- builder's knot,
- building and loan association,
- building block,
- building line,
- building paper,
- building permit
Origin of building
verb (used with object), built or (Archaic) build·ed; build·ing.
- to make (words) from letters.
- to assemble (cards) according to number, suit, etc., as in melding.
verb (used without object), built or (Archaic) build·ed; build·ing.
- a version of a program after compilation, typically an update to an existing version made before the program is released.
- the process of producing a software build.
- a new version or update of data in a database or on a website: frequent, incremental builds of data.
- a vertical joint.
- the vertical dimension of a stone laid on its bed.
- to develop or increase: to build up a bank account.
- to strengthen.
- to prepare in stages.
- to fill in with houses; develop into an urban area.
- to praise or flatter.
Origin of build
Examples from the Web for building
But no more so than the Sodexo building maintenance man or the two cops who were also killed in the crossfire.
The most recent issue contains detailed instructions for building car bombs, and the magazine frequently draws up hit-lists.U.S. Spies See Al Qaeda Fingerprints on Paris Massacre|Shane Harris, Nancy A. Youssef|January 8, 2015|DAILY BEAST
Millions of dollars in renovation later the building is gorgeous—Clean, well-kept, organized.
The building used to be an all-girls school, and when it was initially purchased by Fortune it was dilapidated.
Home visitation is a great example of building political support the right way—by doing what works.
Mr. R. M. Watts was the architect, and the cost of erecting and equipping the building, exclusive of books, was 3234.The City of Auckland|John Barr
I shall only forge at night; and the building is out of the world, and wedged in, out of sight, between two bleak hills.Put Yourself in His Place|Charles Reade
The building is so far beyond any familiar proportions that at first sight all details are lost upon its broad front.Ave Roma Immortalis, Vol. 2|Francis Marion Crawford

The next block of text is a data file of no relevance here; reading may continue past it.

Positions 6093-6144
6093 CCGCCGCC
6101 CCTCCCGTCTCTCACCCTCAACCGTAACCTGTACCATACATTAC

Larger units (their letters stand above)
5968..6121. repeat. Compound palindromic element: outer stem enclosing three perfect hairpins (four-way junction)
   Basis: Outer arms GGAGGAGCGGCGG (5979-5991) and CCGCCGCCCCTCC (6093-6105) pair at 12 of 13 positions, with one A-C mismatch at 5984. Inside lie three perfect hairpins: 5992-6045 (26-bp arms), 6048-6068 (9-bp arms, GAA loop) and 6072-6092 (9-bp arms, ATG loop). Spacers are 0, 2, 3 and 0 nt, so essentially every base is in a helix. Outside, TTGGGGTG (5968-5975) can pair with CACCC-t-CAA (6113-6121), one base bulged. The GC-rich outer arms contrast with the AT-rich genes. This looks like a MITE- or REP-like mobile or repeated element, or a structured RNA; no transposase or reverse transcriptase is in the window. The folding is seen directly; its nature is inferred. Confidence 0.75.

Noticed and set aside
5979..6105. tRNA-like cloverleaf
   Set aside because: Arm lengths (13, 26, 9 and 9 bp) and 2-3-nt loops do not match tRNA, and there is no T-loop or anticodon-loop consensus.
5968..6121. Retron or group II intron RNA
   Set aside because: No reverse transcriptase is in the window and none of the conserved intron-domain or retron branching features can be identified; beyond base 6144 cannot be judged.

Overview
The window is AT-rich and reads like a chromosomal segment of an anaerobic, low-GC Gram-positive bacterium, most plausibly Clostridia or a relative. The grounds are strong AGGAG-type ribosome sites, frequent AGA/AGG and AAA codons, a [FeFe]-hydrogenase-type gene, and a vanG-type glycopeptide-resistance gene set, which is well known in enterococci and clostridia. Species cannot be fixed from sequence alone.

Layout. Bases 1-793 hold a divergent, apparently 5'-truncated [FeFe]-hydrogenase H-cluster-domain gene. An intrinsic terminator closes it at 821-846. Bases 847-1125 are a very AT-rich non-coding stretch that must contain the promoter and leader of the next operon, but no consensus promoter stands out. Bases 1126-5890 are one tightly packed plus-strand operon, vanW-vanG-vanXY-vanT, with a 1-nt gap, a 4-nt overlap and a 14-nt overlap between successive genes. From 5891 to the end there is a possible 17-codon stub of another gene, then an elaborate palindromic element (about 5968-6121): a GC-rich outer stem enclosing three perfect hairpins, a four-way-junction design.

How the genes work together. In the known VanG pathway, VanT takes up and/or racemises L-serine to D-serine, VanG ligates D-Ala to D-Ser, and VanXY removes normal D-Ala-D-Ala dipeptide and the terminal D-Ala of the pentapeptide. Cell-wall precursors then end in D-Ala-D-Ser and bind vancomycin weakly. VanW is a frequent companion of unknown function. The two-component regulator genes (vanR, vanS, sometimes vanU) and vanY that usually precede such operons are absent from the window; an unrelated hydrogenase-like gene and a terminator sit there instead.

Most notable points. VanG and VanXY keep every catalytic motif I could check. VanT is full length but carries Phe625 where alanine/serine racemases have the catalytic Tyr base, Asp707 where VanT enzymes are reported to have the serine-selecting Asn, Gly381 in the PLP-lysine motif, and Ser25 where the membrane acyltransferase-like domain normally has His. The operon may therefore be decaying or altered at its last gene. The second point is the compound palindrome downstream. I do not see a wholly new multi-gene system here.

The cost of building churches and supporting ministers would thus have been unnecessary, but God does not do things in that way.With the Children on Sunday|Sylvanus Stall
Punch was occupying a rug on my library floor, virtuously engaged with building blocks.Dear Enemy|Jean Webster
verb builds, building or built
- to add cards to each other to form (a sequence or set)
- (intr)to add to the layout of cards on the table from one's hand
Word Origin for build
"a structure," c.1300, verbal noun from build (v.).
late Old English byldan "construct a house," verb form of bold "house," from Proto-Germanic *buthlam (cf. Old Saxon bodl, Old Frisian bodel "building, house"), from PIE *bhu- "to dwell," from root *bheue- "to be, exist, grow" (see be). Rare in Old English; in Middle English it won out over more common Old English timbran (see timber). Modern spelling is unexplained. Figurative use from mid-15c. Of physical things other than buildings from late 16c. Related: Builded (archaic); built; building.
In the United States, this verb is used with much more latitude than in England. There, as Fennimore Cooper puts it, everything is BUILT. The priest BUILDS up a flock; the speculator a fortune; the lawyer a reputation; the landlord a town; and the tailor, as in England, BUILDS up a suit of clothes. A fire is BUILT instead of made, and the expression is even extended to individuals, to be BUILT being used with the meaning of formed. [Farmer, "Slang and Its Analogues," 1890]
"style of construction," 1660s, from build (v.). Earlier in this sense was built (1610s). Meaning "physical construction and fitness of a person" attested by 1981. Earliest sense, now obsolete, was "a building" (early 14c.).
In addition to the idioms beginning with build
- build down
- build in
- build on
- build on sand
- build up
- light (build) a fire under
Also see underbuilt.